Tree Pangolin, Manis tricuspis
The tree pangolin (Manis tricuspis) is one of eight species of pangolin, or “scaly anteater”, in existence. It is also known as white-bellied pangolin or three-cusped pangolin. There are currently two subspecies of the tree pangolin, the most abundant of forest pangolins in Africa.
This species is native to equatorial areas of Africa, and its range extends from Guinea through Sierra Leone, and from West Africa to Central Africa. Its eastern range reaches as far as southwestern Kenya and northwestern Tanzania, while its southern range extends through northern Angola and northwestern Zambia. Even with this extensive range, it has not been found in The Gambia or Guinea-Bissau or in Senegal. The tree pangolin prefers lowland tropical moist forests, as well as savannah or forest areas. It is thought that it can slightly adapt to habitat modifications.
Tree pangolins are able to move about by walking on all fours, walking on two hind limbs, and by climbing trees. When walking on two feet, it will use its prehensile tail to aid in balance. It is also skilled in swimming, and will fill its belly with air in order to float better. The tree pangolin is nocturnal, and as such, has poor eyesight. Its sense of smell, however, is very well developed.
When threatened, the tree pangolin may let out a foul odor, much like a skunk, using scent glands located around the anus to secrete the stinky substance. It will also curl itself into a ball, using its muscles to move its sharp scales in a cutting motion. Mothers will protect their young in this way, rolling around them as they also curl into a defensive ball as well. It may also emit a huff noise, and this is its only vocalization.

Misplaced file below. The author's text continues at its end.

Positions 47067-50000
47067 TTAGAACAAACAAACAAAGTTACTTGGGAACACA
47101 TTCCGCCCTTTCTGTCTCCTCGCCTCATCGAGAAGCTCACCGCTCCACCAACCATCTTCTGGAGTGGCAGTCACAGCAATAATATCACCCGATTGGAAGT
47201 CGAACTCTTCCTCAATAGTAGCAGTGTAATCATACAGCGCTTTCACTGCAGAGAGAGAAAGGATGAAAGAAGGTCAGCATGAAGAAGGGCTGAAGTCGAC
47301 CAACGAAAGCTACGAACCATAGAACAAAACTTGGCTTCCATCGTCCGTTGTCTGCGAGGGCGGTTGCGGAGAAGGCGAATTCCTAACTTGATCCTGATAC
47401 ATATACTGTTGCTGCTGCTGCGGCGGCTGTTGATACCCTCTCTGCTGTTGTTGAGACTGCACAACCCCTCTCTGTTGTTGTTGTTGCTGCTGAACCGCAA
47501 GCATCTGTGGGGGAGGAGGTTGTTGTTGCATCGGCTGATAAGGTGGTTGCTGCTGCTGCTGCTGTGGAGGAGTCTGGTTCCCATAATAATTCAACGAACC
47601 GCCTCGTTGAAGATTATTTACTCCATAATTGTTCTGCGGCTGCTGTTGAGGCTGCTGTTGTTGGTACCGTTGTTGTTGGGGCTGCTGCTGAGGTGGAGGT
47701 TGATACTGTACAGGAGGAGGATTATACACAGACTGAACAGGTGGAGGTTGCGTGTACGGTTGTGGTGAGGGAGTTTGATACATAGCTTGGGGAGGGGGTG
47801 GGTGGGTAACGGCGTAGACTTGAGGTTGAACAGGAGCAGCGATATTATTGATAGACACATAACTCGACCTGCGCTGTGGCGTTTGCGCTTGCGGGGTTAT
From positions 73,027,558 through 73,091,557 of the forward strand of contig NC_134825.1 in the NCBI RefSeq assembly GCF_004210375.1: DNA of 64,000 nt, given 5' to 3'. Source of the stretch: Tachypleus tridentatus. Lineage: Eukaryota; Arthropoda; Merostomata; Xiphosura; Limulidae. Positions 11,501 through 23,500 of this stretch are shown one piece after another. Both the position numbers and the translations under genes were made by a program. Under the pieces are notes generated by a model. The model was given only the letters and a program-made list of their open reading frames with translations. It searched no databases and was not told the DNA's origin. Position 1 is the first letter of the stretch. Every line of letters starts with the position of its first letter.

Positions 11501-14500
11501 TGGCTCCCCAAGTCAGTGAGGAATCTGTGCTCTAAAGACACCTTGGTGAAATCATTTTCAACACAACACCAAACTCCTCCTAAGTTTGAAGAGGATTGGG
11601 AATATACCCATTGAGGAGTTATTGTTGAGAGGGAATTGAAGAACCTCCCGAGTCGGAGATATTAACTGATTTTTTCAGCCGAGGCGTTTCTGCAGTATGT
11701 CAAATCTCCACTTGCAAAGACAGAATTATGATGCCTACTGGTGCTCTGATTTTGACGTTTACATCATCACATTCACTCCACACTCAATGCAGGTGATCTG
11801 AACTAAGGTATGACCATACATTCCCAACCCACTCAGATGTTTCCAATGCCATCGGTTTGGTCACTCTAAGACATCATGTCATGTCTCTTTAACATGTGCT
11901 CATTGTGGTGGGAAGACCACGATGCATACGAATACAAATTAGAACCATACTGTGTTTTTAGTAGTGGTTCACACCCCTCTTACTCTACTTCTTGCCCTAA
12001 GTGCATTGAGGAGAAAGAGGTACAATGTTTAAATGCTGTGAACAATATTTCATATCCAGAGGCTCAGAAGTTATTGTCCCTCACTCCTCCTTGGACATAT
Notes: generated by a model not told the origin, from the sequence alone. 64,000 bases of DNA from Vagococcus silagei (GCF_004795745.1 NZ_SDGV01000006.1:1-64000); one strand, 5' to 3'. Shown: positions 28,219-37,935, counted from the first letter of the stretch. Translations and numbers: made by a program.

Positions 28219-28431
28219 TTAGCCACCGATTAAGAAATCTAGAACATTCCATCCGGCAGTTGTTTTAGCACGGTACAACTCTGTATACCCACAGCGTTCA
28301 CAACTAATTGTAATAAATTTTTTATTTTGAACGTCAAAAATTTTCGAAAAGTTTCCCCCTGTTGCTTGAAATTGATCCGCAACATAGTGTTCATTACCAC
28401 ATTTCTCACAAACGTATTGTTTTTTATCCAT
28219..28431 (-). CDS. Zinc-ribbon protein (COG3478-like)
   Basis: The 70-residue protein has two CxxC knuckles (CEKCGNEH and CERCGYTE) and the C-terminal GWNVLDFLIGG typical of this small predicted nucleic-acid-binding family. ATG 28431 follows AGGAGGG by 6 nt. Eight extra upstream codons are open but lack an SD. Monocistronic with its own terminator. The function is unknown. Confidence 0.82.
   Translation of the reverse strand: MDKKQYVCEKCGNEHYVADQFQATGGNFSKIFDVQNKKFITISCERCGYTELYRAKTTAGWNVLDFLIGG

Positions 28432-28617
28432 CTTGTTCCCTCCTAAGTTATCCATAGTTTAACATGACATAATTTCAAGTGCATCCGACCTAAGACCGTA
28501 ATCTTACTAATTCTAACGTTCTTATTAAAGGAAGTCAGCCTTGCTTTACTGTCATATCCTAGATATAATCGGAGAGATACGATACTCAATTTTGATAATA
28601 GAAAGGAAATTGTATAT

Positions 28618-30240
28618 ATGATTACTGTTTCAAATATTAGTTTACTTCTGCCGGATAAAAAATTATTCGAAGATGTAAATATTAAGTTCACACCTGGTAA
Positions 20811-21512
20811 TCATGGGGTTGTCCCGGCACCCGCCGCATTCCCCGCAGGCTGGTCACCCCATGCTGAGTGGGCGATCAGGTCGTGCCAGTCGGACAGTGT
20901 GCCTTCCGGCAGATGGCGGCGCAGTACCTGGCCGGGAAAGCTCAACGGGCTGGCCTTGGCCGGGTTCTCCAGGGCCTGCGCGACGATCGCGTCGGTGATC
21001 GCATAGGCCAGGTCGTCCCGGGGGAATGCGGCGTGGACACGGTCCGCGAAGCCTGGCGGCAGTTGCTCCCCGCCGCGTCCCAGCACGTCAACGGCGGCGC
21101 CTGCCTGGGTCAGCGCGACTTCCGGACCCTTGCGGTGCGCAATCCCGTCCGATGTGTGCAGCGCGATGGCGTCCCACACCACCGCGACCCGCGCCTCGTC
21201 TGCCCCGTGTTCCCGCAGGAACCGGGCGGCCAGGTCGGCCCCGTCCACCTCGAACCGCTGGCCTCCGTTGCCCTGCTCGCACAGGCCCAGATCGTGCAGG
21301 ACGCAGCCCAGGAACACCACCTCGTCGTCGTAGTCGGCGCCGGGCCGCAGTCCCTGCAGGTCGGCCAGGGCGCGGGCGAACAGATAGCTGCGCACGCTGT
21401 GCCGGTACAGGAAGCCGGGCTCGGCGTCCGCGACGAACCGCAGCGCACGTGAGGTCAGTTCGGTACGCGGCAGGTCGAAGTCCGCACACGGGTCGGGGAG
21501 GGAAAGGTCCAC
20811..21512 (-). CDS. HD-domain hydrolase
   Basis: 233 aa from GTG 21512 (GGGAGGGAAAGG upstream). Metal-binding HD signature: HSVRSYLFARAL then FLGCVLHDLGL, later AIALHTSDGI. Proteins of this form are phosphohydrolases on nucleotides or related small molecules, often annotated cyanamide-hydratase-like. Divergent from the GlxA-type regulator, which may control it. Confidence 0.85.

Male tree pangolins hold a much larger territory than females, who hold areas of up to ten acres, reaching up to sixty acres. These territories often overlap, and as a result, and these encounters are short lived, unless the female is in estrous. Pregnancy can last up to 150 days and a typical litter holds a single baby pangolin. These babies are born with soft scales that harden over a few days, and will spend three months attached to their mother’s tail, after which they are weaned and may spend another two months with their mother. In captivity, female pangolins have been known to adopt babies from different mother pangolins.
Tree pangolins will use stones and sand within their stomachs to digest food, rather than using teeth. Its diet consists of insects like ants on trees, and termites within nests. It can eat up to seven ounces of food a day, using its ten to twenty-seven inch tongue to funnel insects into the mouth. The tongue, when not in use, is “sheathed” in a chest cavity that reaches the pelvic region.
Due to extensive hunting for use in traditional medicines and bushmeat practices, the tree pangolin is dwindling in population number. Conservationists have found that these numbers have decreased from 20 to 25 percent in the past three pangolin generations, or fifteen years, and that tree pangolin meat is the most abundant in markets. Because of this, the conservation status of the tree pangolin is “Near Threatened”.
Image Caption: Tree pangolin (Manis tricuspis) in central Democratic Republic of the Congo. Credit: Valerius Tygart/Wikipedia(CC BY-SA 3.0)